Many families in the Desire Housing Project had large numbers of children. The largest apartment consisted of four bedrooms, one bathroom, one kitchen and one living room. Many families slept two, or more to a room. It was not unheard of for kids to sleep two or three in one bed. That’s just the way it was. There was no teasing or gossiping about people’s sleeping arrangements. It was the norm for us.


Another thing that was normal was borrowing. There was no company supplying loans until the next payday. There were few food banks. There were no, or few food vouchers issued by the government. However, there was the next door neighbor. Or the downstairs neighbor. Or, if necessary, the neighbor across the driveway. Because, inevitably, there would be a shortage. Sometimes, there was too much week left at the end of the money. The groceries purchased from the nearby Schwegmann’s had just run out.

Usually, it was the rice, sugar, flour, or even grits. I guess those were staples in the homes of families with five, or more, children. Those were items that would stretch meals and make mundane meals taste a lot better. Very few families were immune from the inevitable, perpetual shortage of some staple. Even though there were many trips to the corner grocery store in between weekly shopping, sometimes there was just not enough money to purchase food, or credit to be extended to buy them.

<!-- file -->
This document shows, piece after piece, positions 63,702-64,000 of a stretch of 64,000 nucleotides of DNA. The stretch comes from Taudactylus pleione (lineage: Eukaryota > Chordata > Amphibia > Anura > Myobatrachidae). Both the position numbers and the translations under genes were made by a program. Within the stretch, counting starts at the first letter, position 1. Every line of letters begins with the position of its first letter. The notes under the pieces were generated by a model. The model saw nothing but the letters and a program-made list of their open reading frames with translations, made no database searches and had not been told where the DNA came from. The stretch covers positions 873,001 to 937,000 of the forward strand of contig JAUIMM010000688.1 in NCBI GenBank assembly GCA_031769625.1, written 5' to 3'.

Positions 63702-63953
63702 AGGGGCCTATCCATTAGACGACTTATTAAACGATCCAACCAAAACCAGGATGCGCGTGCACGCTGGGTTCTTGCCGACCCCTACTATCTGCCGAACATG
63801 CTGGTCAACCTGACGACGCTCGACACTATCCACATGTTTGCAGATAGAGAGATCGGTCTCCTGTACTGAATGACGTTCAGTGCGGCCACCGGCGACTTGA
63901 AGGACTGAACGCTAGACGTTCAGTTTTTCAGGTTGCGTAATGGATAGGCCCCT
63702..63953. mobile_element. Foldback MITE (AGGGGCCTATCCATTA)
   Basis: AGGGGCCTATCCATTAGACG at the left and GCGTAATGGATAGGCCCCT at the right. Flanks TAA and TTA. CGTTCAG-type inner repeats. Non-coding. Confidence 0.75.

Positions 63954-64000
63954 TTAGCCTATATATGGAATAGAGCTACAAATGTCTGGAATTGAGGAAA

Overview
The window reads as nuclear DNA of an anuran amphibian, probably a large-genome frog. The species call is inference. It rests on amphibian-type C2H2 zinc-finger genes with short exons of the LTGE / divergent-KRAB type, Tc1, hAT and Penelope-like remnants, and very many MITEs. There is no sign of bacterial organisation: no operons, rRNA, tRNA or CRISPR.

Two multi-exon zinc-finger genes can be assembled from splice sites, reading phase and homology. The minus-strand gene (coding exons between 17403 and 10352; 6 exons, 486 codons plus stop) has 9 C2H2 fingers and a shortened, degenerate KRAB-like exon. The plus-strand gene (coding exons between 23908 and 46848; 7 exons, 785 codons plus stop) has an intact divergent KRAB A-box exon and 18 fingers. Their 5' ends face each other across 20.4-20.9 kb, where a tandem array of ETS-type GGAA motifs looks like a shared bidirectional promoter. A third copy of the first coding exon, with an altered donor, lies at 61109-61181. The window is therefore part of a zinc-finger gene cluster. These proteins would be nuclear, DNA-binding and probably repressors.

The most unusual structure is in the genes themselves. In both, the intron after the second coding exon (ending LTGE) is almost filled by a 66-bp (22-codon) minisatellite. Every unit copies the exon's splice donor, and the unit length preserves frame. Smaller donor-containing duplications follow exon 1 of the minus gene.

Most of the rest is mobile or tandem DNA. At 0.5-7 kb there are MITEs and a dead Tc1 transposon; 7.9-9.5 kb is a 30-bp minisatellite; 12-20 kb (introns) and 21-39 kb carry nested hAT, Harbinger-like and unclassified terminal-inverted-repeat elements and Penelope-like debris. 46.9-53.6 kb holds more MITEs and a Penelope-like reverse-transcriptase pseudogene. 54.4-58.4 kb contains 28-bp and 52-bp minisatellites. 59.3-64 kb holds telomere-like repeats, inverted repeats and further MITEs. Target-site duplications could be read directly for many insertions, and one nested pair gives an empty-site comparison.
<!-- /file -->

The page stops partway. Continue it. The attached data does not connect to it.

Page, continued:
Neighbor privilege was a necessity. Grace was always available somewhere. Generosity ruled the hearts of many in our neighborhood, courtyards, and driveways. Some households were more fortunate than others, having two incomes, or maybe staggered pay periods. Whatever the source of the availability, someone had something to share.

Many nights while watching our favorite television program, we were disturbed by a knock on the door by one of the kids from a family needing to complete a meal with something from a neighbor’s pantry. Or there were those days when we wanted to bake a cake and my brother had used the last of the margarine! How could we finish dessert without it? No worries! Someone would save the day! It never failed!

Maybe it’s time to say, ‘ thank you,’ to the neighbors who cared enough about other children to give out of their hearts, their cupboards, and their purses to make sure children did not go hungry. They taught us valuable lessons that stuck with us through a lifetime. It gave us so much reassurance that someone cared about us. That , even though we had to, in the words of some, ‘beg and borrow,’ we did not have to steal to eat.

Winnifred  Magee